Typically, messages will be collected every month; however, some projects, like Dove Child Development Centre in Ghana, receive so many letters that this happens every week.

The journeys to collect these aren’t always easy.

delivering letters in Ghana

To get to her collation centre in Adidome from Dove, Lorlor travels for half an hour by motorbike to the nearest crossing for the River Volta.

After crossing the river by boat, Lorlor takes another 25-minute motorbike ride to reach Adidome. There, she meets Emmanuella, the collation officer, who has logged every message. Lorlor double checks the log and signs before Emmanuella hands over the packages to her.

Then Lorlor repeats her long journey all the way back to Dove, bearing her precious cargo.

delivering child letters


When your letter arrives at the Compassion project, your message is logged and a photocopy is taken to put in the folder of the child you sponsor. Many of the children will take these home to share with their family, so a copy is kept for when each child writes back.

9) Do children feel upset if they don’t receive a letter when others do?

Reading letters

While not every child receives a message with each collection, there is still great celebration. Esinam, the project director of Dove, explains:

“When children get letters, the whole community hears about it and rejoices. Dove is a very small town that is not known to even some of her surrounding towns. So, for someone abroad to think about a child in Dove and write to that child, it is a very big thing for them.

“We thank the sponsors for their support and the gifts they send to these children. It is a life-changing opportunity.”

10) How many messages will I receive from the child I sponsor?

The child you sponsor will write to you twice a year, even if you don’t write back. We refer to these as scheduled messages.

Writing sponsor letter in Thailand

In addition to these, the child you sponsor will send reciprocal messages in response to the ones he or she receives from you.

If you were to write regularly, say once a week for two months, the child you sponsor would receive approximately eight messages during a 60-day period. This could be a little overwhelming to reply to them individually, so they will respond to all the messages received during that time with a single message.

11) Does someone help the children write their messages?

When the children at the Compassion projects write letters to their sponsors, it’s often as part of a class activity, which enables staff to provide them with plenty of support.

Each child has a notebook where they draft their message. This means they can look back and see what they wrote last time. For younger children, someone will sit with them and write on their behalf.

“Sometimes children get lost and don’t know what to write. When they feel unsure, we sit down with the children and pray together, and then we start discussing how to get their ideas flowing,” says Osiris, a tutor in Honduras.

12) Why do the messages I receive sound similar?

Writing isn’t always easy for children. In many countries, letter-writing isn’t customary. You could be the first and only person the child you sponsor has ever written to! As Flor in Nicaragua explains:

“Nicaraguans are not used to receiving letters and we don’t send any, either. Especially children who live in areas where they only go to elementary school, or their parents didn’t go to school.”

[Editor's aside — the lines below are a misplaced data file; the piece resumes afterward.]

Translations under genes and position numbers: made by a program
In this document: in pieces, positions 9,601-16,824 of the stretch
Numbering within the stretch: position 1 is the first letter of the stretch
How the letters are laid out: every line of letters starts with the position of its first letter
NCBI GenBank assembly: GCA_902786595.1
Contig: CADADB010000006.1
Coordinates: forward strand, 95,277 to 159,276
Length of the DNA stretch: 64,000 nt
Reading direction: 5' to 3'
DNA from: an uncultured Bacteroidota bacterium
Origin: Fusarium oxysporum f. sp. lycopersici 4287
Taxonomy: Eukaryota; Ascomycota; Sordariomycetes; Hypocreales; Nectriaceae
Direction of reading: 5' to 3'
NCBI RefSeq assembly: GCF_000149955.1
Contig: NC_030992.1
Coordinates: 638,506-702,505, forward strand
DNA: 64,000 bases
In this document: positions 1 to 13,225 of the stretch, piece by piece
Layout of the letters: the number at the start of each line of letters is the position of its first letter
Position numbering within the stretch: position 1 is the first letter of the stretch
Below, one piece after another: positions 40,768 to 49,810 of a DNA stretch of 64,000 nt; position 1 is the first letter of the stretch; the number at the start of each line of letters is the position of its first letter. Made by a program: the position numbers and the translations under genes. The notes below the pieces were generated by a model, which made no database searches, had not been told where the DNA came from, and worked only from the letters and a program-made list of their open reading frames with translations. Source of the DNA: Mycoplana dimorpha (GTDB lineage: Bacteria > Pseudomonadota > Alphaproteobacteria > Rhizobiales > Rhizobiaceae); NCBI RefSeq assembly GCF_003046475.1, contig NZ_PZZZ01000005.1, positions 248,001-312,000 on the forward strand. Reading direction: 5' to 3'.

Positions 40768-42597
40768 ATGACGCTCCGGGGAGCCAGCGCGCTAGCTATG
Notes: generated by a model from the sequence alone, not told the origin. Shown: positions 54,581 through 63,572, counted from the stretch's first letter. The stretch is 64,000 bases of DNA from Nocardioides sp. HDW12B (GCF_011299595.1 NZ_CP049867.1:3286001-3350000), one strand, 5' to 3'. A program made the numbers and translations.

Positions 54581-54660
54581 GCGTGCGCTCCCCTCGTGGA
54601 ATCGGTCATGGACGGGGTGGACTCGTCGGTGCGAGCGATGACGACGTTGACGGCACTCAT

Be patient. As time goes on and they receive more messages from you we hope that the child you sponsor will grow in confidence to share more. Also, as the children grow into young adults, they’ll hopefully become better able to express themselves – your encouragement will go a long way in helping this happen.

13) Why aren’t my questions in my letter answered?

This is one of the most frequently asked questions and we understand your frustration.

It’s important to understand that your sponsored child may struggle to imagine that anyone would be interested in the details of their life such as how tall they are or what their favourite colour is. You may need to be patient and encourage your sponsored that they matter, and you’re interested in these details.

You can also underline or highlight your questions; the staff will copy down these questions and make sure that your children are able to answer them.

Part 4: Your sponsored child’s letter journey back to you

Once your sponsored child has written their letter it begins its journey back to the national office. There it is translated into English and scanned.

14) How will I know I have a letter from my sponsored child?

If we have an email address for you, you should receive an email with a digital copy as soon as your child letter is scanned. You’ll then receive a physical copy in the post later on.

PRO TIP: If you’d prefer to only receive an email copy of your child letters you can amend your preferences in your myCompassion account.

15) How often should I write back?

Alcha from Burkina Faso holding letters from her sponsor

Your words are treasured no matter how often you share them. However, because letter delivery happens at least once a month* at Compassion projects, we’d love to see sponsors writing once a month.

This means that once a month when letters are passed out to all the children, you get to put a smile on their faces because they know their friend cares for them!

Why not set a monthly reminder in your calendar to write your next letter?

For some children, they’ve never had anyone tell them they are special, loved and being prayed for. By sending just a few words of encouragement you’ll have the most amazing impact.

Write a letter today

Emily Laramy

Words by Emily Laramy


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Compassion UK Christian Child Development, registered charity in England and Wales (1077216) and Scotland (SC045059). A company limited by guarantee, Registered in England and Wales company number 03719092. Registered address: Compassion House, Barley Way, Fleet, Hampshire, GU51 2UT.